We’re here at PCMH Congress. With three days of back-to-back sessions, there’s a lot to learn and a lot to share.
First up, the opening remarks and first session of the day. Dr. Michael Barr, Executive Vice President of NCQA, welcomed members to PCMH Congress. It was a packed house, an energized crowd of many first and second-time attendees―and even some attendees that have been to every PCMH Congress since the beginning three years ago.
— NCQA (@NCQA) November 3, 2017
The Redesigned PCMH Recognition Program: Lessons Learned explored strengths and weaknesses of the new PCMH recognition program. The ambitious redesign streamlined processes and eliminating administrative inconvenience. It also introduced a new way of submitting and reviewing applications: Q-PASS. Currently, 1,921 practices are registered in Q-PASS, with many more to come.
Lisa M. Holmes, the Chief Operating Officer at Charlotte Community Health Clinic and Wendy Wriggins Ernst, Principal at CareCentered Consulting shared experience and perspective on achieving and sustaining recognition through the new process.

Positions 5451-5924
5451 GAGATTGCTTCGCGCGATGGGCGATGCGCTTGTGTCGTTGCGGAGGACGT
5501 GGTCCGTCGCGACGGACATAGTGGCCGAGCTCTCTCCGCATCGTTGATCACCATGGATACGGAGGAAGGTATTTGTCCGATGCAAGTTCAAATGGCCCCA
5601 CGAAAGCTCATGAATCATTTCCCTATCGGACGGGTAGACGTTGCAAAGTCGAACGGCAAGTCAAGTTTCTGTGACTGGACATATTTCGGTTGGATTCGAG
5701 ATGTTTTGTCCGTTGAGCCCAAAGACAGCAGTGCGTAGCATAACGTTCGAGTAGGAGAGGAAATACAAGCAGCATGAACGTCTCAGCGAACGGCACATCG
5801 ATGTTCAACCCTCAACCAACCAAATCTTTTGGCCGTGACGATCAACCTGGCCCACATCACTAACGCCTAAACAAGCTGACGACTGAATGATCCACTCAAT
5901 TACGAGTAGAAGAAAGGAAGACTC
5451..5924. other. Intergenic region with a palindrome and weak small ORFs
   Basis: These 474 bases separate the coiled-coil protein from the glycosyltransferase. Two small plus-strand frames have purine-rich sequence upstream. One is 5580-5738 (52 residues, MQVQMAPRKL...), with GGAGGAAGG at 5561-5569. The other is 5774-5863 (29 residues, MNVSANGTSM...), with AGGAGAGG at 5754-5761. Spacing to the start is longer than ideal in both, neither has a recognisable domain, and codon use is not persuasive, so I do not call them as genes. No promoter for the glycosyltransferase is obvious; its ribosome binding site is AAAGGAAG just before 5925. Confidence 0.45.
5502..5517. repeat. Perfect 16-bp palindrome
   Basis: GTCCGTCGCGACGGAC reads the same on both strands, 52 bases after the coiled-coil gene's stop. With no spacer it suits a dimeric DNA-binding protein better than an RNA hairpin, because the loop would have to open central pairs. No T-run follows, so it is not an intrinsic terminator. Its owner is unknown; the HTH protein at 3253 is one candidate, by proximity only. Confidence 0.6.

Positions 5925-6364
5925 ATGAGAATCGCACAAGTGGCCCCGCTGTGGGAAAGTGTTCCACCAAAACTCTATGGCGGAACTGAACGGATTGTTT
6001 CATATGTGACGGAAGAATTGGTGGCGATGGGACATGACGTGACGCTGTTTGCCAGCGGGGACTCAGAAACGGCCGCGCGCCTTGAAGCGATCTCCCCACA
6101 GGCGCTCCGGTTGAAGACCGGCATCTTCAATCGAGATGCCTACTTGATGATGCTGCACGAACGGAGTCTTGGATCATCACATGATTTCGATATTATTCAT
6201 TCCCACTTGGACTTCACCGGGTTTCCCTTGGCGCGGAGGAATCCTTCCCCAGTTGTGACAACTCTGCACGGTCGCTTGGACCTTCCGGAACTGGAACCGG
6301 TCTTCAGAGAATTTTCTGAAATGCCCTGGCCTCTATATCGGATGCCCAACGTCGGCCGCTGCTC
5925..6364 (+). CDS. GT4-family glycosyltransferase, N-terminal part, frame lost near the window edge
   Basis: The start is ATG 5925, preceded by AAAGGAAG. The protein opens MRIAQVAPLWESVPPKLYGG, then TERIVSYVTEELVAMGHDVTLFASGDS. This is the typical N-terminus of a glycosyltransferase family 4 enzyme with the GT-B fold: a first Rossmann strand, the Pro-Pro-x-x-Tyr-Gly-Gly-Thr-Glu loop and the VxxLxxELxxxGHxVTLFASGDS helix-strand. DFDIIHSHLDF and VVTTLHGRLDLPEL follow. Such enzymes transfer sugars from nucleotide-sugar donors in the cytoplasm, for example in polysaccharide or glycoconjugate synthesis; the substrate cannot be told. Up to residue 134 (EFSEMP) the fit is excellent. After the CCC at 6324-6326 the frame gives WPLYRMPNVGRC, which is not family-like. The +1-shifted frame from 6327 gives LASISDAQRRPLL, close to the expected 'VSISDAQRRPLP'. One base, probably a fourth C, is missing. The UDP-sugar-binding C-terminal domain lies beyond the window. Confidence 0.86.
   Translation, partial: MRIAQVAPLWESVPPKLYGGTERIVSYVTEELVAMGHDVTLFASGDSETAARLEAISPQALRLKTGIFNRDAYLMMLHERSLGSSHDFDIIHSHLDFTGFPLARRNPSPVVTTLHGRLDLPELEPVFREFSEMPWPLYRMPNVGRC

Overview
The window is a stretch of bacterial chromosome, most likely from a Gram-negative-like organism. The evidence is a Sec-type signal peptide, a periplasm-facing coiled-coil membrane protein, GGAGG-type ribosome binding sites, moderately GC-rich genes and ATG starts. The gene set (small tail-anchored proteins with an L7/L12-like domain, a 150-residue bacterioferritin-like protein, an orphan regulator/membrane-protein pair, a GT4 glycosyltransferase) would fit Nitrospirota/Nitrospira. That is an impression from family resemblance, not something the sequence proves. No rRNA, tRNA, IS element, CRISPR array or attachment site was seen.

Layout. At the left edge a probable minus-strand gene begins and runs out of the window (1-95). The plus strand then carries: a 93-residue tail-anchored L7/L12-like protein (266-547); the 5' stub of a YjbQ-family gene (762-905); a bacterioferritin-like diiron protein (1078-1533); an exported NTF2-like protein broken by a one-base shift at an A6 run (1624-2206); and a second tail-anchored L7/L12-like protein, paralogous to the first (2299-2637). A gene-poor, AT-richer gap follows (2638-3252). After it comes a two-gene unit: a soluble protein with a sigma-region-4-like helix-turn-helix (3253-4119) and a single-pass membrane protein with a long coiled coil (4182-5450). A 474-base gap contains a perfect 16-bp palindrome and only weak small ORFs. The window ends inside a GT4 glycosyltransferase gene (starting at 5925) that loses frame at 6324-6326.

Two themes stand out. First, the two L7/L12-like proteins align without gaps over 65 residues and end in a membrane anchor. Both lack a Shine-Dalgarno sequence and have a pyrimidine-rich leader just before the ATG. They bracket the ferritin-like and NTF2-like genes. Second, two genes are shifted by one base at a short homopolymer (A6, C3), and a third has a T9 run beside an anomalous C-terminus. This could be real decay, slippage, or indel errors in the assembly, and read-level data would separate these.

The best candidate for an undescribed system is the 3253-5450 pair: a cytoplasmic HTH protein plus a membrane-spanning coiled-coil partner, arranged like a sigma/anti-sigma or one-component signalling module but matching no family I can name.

“We were surprised with how smooth the process went, and how supportive NCQA was,” said Holmes. “They really want us to succeed.”
As part of the redesigned process, an NCQA Representative is assigned to each practice. That Representative assists practices and suggests the best ways to meet some of the criteria. Ernst explained that many of the tools provided were helpful in guiding how a practice sets out to achieve recognition and plan for their annual review.
“We had our first planning call. It was planned for 2 hours. It took 18 minutes,” said Holmes.
Stay tuned on the NCQA blog for more PCMH Congress coverage! (And follow us @NCQA #PCMH17).
Amy Maciejowski is a Program Manager for State Affairs at NCQA. She supports NCQA’s work with state legislators and regulators. Amy holds a master’s degree in Political Communications from American University.